While there are many benefits, there are also risks to be aware of. Some internships can be exploitative and may not equip you with the practical skills you need in the industry. Meanwhile, others employers may expect you to do the work of a full-time employee without the full-time salary. There’s also the risk of an internship running indefinitely if the terms aren’t clear from the start and, in some cases, you may also end up out of pocket if you need to cover transport costs in order to get to your internship.
In the end, the benefits of interning often outweigh the risks involved but it all comes down to understanding your employer’s responsibilities, your entitlements and doing your due diligence to find the right internship for you.
The rules of an internship in Australia
The ABC reported there were over 1,000 internship ads placed on Australia’s main job websites between January and April 2018. But not all of these are compliant with the guidelines set out by the FWO.
In a fair internship, the intern is getting the majority of the benefit from the arrangement, and not the employer. According to the FWO, internships should be mainly observational – in other words, interns aren’t expected to contribute to company productivity – and interns should be able to choose what days they come in.
Internships should be for a clear and fixed length of time but there’s no strict guideline on how long an internship should last. On top of this, it is best practice for employers to subsidise any transport or meal costs interns may incur during their internship.
How to land your dream internship
There are plenty of opportunities out there but it’s important to find the best one to help you further your career.
Whether you’re on the lookout for an internship in Sydney or Melbourne, it helps to:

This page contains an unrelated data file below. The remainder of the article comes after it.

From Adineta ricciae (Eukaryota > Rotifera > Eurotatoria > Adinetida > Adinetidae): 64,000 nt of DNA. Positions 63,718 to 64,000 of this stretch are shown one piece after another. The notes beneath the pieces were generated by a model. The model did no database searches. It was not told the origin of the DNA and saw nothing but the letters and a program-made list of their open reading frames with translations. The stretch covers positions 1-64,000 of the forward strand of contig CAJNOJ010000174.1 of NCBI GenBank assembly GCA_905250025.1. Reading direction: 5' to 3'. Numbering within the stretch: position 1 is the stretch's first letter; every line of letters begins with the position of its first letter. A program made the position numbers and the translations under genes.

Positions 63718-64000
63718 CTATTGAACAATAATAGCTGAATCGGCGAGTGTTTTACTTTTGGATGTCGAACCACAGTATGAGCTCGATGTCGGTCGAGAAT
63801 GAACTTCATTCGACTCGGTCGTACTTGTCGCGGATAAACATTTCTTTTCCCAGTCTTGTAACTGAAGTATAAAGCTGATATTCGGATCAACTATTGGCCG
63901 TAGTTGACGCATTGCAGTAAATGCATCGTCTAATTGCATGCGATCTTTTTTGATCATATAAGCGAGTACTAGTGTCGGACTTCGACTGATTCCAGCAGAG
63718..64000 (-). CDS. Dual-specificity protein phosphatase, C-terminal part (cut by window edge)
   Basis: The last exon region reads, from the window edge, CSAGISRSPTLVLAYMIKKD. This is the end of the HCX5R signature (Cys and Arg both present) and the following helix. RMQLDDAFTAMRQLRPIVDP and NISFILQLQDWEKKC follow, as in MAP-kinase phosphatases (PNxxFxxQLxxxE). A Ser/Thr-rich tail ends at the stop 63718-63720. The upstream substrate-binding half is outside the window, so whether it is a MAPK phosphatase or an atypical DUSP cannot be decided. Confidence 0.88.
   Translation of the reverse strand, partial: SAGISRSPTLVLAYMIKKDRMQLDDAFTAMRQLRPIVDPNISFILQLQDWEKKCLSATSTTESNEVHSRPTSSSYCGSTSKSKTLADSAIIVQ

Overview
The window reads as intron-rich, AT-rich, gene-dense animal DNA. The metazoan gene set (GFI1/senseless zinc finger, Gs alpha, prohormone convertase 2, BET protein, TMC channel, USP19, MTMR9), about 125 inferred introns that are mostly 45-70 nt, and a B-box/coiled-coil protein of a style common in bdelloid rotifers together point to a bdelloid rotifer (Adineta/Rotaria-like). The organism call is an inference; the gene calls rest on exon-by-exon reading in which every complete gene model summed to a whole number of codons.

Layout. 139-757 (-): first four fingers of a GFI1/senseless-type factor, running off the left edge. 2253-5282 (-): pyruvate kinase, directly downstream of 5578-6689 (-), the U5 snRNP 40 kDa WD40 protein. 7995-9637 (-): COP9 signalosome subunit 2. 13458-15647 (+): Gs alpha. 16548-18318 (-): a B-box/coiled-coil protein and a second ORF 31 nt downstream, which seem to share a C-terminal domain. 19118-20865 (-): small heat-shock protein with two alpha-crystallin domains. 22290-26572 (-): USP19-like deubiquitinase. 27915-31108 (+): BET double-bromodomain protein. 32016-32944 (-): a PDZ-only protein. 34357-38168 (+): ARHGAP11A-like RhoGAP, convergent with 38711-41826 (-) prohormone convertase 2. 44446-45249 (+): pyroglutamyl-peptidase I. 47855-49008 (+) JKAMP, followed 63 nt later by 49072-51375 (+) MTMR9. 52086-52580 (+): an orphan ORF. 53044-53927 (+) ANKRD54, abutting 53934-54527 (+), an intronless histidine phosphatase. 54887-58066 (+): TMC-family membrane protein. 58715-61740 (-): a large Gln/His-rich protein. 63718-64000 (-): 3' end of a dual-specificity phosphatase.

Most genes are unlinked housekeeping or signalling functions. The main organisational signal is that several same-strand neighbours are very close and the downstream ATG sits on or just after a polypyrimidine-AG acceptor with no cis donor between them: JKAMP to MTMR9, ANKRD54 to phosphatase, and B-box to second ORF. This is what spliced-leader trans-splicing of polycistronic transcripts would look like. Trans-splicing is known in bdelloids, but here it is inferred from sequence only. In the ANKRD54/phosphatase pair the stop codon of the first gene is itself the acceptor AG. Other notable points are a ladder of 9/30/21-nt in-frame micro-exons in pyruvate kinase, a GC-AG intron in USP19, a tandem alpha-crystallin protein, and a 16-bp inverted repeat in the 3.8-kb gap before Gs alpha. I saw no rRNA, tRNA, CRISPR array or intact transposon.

- Make a list of potential employers you’d like to work with. Some employers advertise roles directly on their website, so be sure to check as well as job board sites like SEEK and Indeed. Even if there isn’t a listing, it’s still worth reaching out to see if the company is willing to take on an intern, or ask if they’re recruiting interns in the near future.
- Focus on the right skills. Employers want an intern with good time management and communication skills, a willingness to learn, and someone who demonstrates initiative. Make sure to highlight these with examples in your resume and throughout the interview process.
- Impress with your CV and cover letter for internship. This is the first impression you’ll make, so it’s important to make an impact. Highlight any previous stints you’ve had which may translate to your internship, and be sure to include information on your studies and majors. Don’t be afraid to get creative and use resume tools to make your CV look beautiful.
- Be professional in your email. Chances are, you will be approaching your potential employer for an internship via email so it’s important to communicate effectively in your initial introduction. While you may want to express your creativity and energy, it’s also important to keep your email succinct and use a professional email address — and don’t forget to triple-check your attachments before sending it off.
- Be professional but express your enthusiasm during the interview process. Employers are looking for someone with energy and a fresh approach. Dress appropriately and demonstrate your curiosity during the interview by asking questions about the organisation. It’s best practice to also send a follow-up email to thank them for their time and ask about next steps.